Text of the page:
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Tuesday 01 February 2022

Sue Gray made “right decision” to delay report

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The FDA has supported Sue Gray’s decision to delay the publication of her investigation into alleged gatherings on government premises during COVID restrictions and instead provide an update to No.10.

Responding to the update, FDA General Secretary Dave Penman acknowledged that whilst “many in Westminster and beyond will be disappointed that there is a further delay in publishing the report”, it was “clearly the right decision for Sue Gray to make, given the restrictions imposed by the Metropolitan Police”.

Gray’s update listed 16 separate events that were in the scope of her investigation, 12 of which the Metropolitan Police have now confirmed they are investigating as a result of information provided by the Cabinet Office investigation team, as well as assessments made by officers.

As a result of these police investigations, Gray’s update explains that the Met told her to “make minimal reference” to the gatherings they were investigating, meaning she is “extremely limited” in what she can say and “it is not possible at present to provide a meaningful report”.

Penman defended this approach, explaining that the “significant public interest in Sue Gray’s investigation” meant that “the publication of any partial or redacted details would inevitably be criticised and raise further doubt about whether the full report would be published later”.

The FDA General Secretary also criticised Prime Minister Boris Johnson’s response to the update. Speaking to Colin Brazier on GB News, he said he was “disappointed” when he heard Johnson speak in the House of Commons. “He talked about a review of the Civil Service Code, and the code for Special Advisers [but] there was no mention of the Ministerial Code,” Penman said. “So, it did feel a little bit like the Prime Minister was starting to point the finger at civil servants and special advisers and suggest there’s nothing to be learned for ministers in all of this.”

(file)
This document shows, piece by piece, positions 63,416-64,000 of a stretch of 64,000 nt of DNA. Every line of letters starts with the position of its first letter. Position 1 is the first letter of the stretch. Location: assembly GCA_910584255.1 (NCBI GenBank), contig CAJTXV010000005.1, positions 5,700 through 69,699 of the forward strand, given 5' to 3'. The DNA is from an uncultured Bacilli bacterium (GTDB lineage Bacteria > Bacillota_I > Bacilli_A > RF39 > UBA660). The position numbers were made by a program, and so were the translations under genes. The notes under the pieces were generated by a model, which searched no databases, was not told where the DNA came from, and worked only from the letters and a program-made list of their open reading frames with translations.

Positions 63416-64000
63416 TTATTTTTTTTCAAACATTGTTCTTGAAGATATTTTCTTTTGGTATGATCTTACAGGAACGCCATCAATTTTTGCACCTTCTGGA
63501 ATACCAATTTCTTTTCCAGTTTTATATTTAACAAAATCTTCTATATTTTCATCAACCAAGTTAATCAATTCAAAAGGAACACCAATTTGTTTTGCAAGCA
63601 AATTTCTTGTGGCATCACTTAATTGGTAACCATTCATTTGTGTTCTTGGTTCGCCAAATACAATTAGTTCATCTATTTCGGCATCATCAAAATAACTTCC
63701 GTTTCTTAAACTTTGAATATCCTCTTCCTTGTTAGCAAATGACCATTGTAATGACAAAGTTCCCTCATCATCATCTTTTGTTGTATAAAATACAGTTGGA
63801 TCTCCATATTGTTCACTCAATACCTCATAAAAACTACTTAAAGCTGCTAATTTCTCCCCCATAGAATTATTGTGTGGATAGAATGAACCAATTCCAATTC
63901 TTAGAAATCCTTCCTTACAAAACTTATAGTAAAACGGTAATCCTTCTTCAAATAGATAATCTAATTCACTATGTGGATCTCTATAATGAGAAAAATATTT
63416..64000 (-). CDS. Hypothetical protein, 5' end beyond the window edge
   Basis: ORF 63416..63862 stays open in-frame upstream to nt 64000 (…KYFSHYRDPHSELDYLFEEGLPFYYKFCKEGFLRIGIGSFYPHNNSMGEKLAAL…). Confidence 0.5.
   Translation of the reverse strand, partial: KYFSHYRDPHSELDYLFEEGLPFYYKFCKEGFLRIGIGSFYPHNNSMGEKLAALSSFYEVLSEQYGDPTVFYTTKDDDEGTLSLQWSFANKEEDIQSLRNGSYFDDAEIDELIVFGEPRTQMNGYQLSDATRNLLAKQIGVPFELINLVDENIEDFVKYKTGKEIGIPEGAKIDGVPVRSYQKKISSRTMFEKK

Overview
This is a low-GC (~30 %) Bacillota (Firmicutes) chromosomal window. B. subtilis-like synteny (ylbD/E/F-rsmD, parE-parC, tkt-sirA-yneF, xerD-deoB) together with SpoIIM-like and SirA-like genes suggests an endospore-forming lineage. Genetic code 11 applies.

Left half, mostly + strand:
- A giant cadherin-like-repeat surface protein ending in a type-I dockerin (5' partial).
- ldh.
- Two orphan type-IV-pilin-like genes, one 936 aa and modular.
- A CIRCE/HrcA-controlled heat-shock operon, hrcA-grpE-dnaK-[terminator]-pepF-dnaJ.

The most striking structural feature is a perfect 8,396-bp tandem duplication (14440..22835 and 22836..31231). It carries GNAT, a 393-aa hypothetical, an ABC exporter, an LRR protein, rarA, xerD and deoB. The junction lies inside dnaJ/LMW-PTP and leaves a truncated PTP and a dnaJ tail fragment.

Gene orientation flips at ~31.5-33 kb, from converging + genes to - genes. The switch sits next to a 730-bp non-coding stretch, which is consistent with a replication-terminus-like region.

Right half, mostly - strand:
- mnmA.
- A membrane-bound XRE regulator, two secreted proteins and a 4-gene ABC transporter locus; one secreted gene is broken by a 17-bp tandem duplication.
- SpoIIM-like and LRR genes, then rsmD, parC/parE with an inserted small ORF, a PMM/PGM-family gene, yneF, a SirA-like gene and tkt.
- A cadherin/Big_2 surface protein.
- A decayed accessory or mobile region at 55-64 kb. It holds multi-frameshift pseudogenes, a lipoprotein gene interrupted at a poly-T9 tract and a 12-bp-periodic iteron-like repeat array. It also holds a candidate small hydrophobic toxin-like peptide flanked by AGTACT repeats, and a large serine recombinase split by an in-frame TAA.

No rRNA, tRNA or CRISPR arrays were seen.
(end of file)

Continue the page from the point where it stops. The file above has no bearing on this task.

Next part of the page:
He discussed this further with Ros Atkins on BBC News’ Outside Source, where he argued that “the one code that could do with a bit of a review is the Ministerial Code, because the Prime Minister himself gets to veto whether he’s investigated under it, but there was no mention of that”.

Johnson has previously ignored calls from the Committee on Standards in Public Life to give up that veto and Penman has stressed that everyone in No.10 has to be accountable for their actions, including the Prime Minister. Speaking to Iain Dale on LBC, the FDA General Secretary said that accountability has to be “proportionate” and “fair”.

“You can’t say to civil servants that they will be accountable and they will pay a price for all of this if, actually, those in the political leadership of No.10 don’t pay any price or are able to exempt themselves from paying a price.”

He discussed this further in a column for Civil Service World, in which he wrote: “A “strengthening of codes” is a bit of red meat to throw at the backbenches by a PM desperate to show he’s “done something”. With no detail or rationale offered, we wait with bated breath, but it was probably the clearest signal that he will point to the failures of others as his get out of jail free card.”

The FDA has called on the Prime Minister to publish Sue Gray’s report in full as soon as he is able to do so.

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